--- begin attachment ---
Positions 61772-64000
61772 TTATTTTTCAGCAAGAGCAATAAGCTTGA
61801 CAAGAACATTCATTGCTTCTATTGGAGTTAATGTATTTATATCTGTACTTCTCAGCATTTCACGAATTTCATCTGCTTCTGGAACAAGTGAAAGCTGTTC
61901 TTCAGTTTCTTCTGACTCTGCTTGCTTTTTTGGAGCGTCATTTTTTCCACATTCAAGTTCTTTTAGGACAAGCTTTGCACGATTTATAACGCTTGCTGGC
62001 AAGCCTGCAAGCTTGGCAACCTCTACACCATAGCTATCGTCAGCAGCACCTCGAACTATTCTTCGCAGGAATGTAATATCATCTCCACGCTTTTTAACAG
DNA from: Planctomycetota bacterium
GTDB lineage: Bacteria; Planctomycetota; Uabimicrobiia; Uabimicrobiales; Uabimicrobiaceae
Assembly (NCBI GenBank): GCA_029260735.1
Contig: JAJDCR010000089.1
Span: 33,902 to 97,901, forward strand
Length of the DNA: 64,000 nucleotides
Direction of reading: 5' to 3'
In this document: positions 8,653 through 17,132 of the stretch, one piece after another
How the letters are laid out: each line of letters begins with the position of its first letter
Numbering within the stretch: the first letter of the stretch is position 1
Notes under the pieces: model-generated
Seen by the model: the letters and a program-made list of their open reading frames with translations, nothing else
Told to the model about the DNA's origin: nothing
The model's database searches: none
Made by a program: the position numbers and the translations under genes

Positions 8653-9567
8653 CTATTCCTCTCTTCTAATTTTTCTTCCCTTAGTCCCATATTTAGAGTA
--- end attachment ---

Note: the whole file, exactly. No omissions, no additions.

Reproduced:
Positions 61772-64000
61772 TTATTTTTCAGCAAGAGCAATAAGCTTGA
61801 CAAGAACATTCATTGCTTCTATTGGAGTTAATGTATTTATATCTGTACTTCTCAGCATTTCACGAATTTCATCTGCTTCTGGAACAAGTGAAAGCTGTTC
61901 TTCAGTTTCTTCTGACTCTGCTTGCTTTTTTGGAGCGTCATTTTTTCCACATTCAAGTTCTTTTAGGACAAGCTTTGCACGATTTATAACGCTTGCTGGC
62001 AAGCCTGCAAGCTTGGCAACCTCTACACCATAGCTATCGTCAGCAGCACCTCGAACTATTCTTCGCAGGAATGTAATATCATCTCCACGCTTTTTAACAG
DNA from: Planctomycetota bacterium
GTDB lineage: Bacteria; Planctomycetota; Uabimicrobiia; Uabimicrobiales; Uabimicrobiaceae
Assembly (NCBI GenBank): GCA_029260735.1
Contig: JAJDCR010000089.1
Span: 33,902 to 97,901, forward strand
Length of the DNA: 64,000 nucleotides
Direction of reading: 5' to 3'
In this document: positions 8,653 through 17,132 of the stretch, one piece after another
How the letters are laid out: each line of letters begins with the position of its first letter
Numbering within the stretch: the first letter of the stretch is position 1
Notes under the pieces: model-generated
Seen by the model: the letters and a program-made list of their open reading frames with translations, nothing else
Told to the model about the DNA's origin: nothing
The model's database searches: none
Made by a program: the position numbers and the translations under genes

Positions 8653-9567
8653 CTATTCCTCTCTTCTAATTTTTCTTCCCTTAGTCCCATATTTAGAGTA